The second illustration shows us that the firmament not only produced a sort of beneficial "greenhouse effect," but also may have shielded early life from the harmful rays of the sun which came later - the lack of exposure to UV radiation may also be a contributing factor to the longer life spans of many people we read about later in Genesis, some of whom reached almost one thousand years in age.  The speculation as to what the firmament was and what it did was also something many Church Fathers discussed as well.  St. Basil the Great, in his Hexamaeron, explores the possibility for instance of the firmament being a canopy of ice, and it was he as well who understood the scientificl principle that water flows downward naturally - could St. Basil have understood gravity?  If so, maybe those "primitives" from ages past had more insight into scientific laws than we give them credit for, and if they can be right about that, why not trust them to believe what Scripture literally teaches then!  Origen too, writing earlier in his Homilies on Genesis, noted that there is a distinction between the firmament and the heaven where God dwells, in that the firmament is what he describes as a "corporeal heaven."  St. Augustine elaborates later on that too, in that he calls all matter below the firmament "corporeal."  Evidence from both scientific hypothesis and the writings of the Church Fathers indicate that a firmament did exist, and even secularists who espouse evolution acknowledge that at one time the earth was more humid and warmer - perhaps this firmament is why.  It would also mean no polar ice caps at this juncture, less ultraviolet radiation, and no deserts to speak of.  With the absence as well of precipitation, it would mean the air currents would be reduced and therefore no danger of cyclonic storm activity (such as hurricanes) or other disastrous environmental forces would be evident.  Again, at this point, God was creating a perfect world that He saw as "good," and also no sin or death had entered the picture yet either, making the earth a much different place at its beginnings.

With the separation of the waters and the creation of the firmament then, dry land was also separated from the seas, as we read in verse 9 - the dry land was called Earth, and the gathering of waters in specific places were called Seas.  St. John of Damascus, in his writing entitled Orthodox Faith, noted this plurality of seas - there was more than one sea from the beginning, although I would personally suspect the globe looked much different at that time too though. St. Augustine, in concordance with the idea that God was forming the earth, believed that the separation of dry land from seas was a part of God's formative process.  Likewise, St. Chrysostom goes further by noting that God didn't name the land or seas until they had been formed and put in their proper places. Origen, in his notably allegorical style, also saw a typology of the sacrament of holy baptism in this as well too - for Origen, as he wrote in his Homilies on Genesis, the dry land emerging from the waters symbolizes for us our new bodies and souls emerging from the waters of baptism, thus now possessing the ability to bear spiritual fruit.  There is also an important point in Origen's allegory that can be applied to the literal as well - God separated the dry land to prepare for it to bear fruit, as soon He would create plant life which would literally bear fruit.  As far as this is concerned too, St. Gregory of Nyssa also offers us some valuable advice in his writing On the Soul and Resurrection when he states that it is not as important to know how God did what He did, but rather the fact He can will something into existence in nature and it comes forth.  That is good advice, and it also reminds us that oftentimes the atheist and non-believer waste a lot of energy on trying to "prove" God doesn't exist when in reality it just reveals something in their nature that is warring with them - despite their denials, they can't get away from the fact that nature itself reveals God to us, and it therefore makes them obsessive with trying to prove the unprovable.  It honestly does take much more faith to believe as an atheist in many cases than it does to just see the evidence that creation points beyond itself to an ultimate Creator God who loves us and seeks to bring us into relationship with Him.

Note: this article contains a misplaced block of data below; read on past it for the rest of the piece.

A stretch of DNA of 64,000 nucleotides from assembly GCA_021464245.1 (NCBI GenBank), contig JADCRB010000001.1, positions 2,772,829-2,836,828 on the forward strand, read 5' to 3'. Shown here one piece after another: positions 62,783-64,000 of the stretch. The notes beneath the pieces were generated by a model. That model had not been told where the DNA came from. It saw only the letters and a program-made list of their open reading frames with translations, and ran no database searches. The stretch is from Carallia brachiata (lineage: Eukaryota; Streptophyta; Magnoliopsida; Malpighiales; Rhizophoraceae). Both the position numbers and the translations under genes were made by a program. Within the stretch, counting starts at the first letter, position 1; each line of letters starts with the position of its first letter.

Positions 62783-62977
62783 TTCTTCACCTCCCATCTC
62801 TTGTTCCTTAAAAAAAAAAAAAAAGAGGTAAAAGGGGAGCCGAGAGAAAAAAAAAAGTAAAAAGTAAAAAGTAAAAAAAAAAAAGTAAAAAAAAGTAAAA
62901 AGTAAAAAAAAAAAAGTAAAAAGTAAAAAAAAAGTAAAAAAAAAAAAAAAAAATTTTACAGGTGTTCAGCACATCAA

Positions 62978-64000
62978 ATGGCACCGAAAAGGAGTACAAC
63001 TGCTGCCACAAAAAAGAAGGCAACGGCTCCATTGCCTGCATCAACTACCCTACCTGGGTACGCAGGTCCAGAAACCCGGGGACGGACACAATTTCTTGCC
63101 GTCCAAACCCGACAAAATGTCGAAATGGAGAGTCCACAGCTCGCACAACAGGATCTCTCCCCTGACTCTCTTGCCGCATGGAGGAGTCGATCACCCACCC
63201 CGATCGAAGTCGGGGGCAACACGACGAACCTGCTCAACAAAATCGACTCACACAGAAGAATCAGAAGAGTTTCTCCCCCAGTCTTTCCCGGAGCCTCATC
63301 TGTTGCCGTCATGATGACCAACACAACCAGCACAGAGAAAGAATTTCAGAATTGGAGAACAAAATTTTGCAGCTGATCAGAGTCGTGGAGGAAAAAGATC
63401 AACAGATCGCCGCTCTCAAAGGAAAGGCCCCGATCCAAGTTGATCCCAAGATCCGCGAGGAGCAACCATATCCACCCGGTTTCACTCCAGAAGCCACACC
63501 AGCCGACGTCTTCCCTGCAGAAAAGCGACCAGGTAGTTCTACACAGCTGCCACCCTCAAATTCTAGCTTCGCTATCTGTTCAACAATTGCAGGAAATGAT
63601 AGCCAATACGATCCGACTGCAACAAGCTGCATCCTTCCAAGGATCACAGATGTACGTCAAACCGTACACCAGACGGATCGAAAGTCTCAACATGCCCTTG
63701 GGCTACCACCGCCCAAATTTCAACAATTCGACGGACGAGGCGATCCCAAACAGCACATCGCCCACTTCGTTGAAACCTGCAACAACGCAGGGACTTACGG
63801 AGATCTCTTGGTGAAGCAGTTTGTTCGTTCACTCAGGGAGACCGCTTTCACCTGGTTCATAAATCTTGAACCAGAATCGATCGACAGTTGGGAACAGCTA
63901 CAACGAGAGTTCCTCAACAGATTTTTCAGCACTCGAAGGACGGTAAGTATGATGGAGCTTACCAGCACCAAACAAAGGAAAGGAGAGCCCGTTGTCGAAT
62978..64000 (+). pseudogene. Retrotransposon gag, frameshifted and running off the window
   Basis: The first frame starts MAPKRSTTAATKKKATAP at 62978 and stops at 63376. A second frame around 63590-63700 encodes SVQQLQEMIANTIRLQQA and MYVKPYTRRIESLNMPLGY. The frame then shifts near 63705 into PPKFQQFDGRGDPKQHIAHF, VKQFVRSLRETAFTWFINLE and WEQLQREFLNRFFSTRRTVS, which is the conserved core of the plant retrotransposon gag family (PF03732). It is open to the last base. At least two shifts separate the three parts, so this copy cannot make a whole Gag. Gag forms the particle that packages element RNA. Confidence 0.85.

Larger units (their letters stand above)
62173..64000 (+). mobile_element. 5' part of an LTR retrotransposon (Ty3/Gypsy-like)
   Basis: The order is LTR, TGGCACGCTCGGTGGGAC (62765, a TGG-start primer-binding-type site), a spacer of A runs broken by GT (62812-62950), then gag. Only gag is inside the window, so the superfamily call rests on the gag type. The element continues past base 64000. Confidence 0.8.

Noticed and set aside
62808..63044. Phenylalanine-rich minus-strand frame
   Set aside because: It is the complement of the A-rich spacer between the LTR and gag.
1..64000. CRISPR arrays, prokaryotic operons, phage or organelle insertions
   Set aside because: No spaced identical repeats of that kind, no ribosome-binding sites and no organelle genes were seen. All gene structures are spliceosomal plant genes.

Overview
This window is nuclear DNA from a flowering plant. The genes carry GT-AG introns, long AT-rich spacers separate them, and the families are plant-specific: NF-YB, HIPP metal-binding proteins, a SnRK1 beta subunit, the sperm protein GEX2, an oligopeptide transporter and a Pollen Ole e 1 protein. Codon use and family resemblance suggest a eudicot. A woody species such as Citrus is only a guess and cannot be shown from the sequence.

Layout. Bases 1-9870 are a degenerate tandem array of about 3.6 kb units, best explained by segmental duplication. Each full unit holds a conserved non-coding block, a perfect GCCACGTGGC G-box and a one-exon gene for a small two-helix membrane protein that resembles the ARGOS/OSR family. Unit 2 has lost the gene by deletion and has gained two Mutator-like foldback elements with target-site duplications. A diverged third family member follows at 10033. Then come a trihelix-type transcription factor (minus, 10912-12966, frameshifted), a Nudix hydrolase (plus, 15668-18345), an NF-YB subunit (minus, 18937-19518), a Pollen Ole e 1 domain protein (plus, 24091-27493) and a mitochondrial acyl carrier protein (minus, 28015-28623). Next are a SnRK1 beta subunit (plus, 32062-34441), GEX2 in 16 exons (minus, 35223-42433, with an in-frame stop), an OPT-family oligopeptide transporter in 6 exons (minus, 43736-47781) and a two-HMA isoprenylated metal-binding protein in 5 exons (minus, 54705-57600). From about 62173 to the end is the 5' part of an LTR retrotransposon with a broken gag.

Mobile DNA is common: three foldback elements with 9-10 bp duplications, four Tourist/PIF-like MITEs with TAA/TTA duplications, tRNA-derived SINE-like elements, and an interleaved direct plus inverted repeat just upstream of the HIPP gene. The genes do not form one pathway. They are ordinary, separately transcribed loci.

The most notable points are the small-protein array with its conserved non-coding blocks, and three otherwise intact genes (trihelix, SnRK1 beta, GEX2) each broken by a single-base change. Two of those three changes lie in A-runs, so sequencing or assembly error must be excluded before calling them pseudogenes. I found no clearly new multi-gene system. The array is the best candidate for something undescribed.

There are some summary observations I want to make as we conclude this lesson.  First, on the second day, God created opposite spectrums (day/night, water/land, light/darkness) as He began to form His Creation.  Secondly, Patristic writers generally agree thatthe base elements that God created on the first day were formed on the second, and out of those He would create everything else.  Finally, we keep seeing these connections with the sacramental life of the Church, in this case Baptism, and that too points us back to Christ.  Out of the waters of baptism the Church therefore becomes likewise a "fruitful land."  In the next study, we will continue with Day Three, and soon we begin to see life coming into existence on this great planet God created for us.  God bless until next lesson.

(References to the Church Fathers in this study are taken from Andrew Louth and Thomas C. Oden, eds. Ancient Christian Commentary on Scripture, Old Testament Vol. I  - Genesis 1-11.  Downers Grove, IL: Intervarsity Press, 2001.  pp. 6-13 for this particular lesson)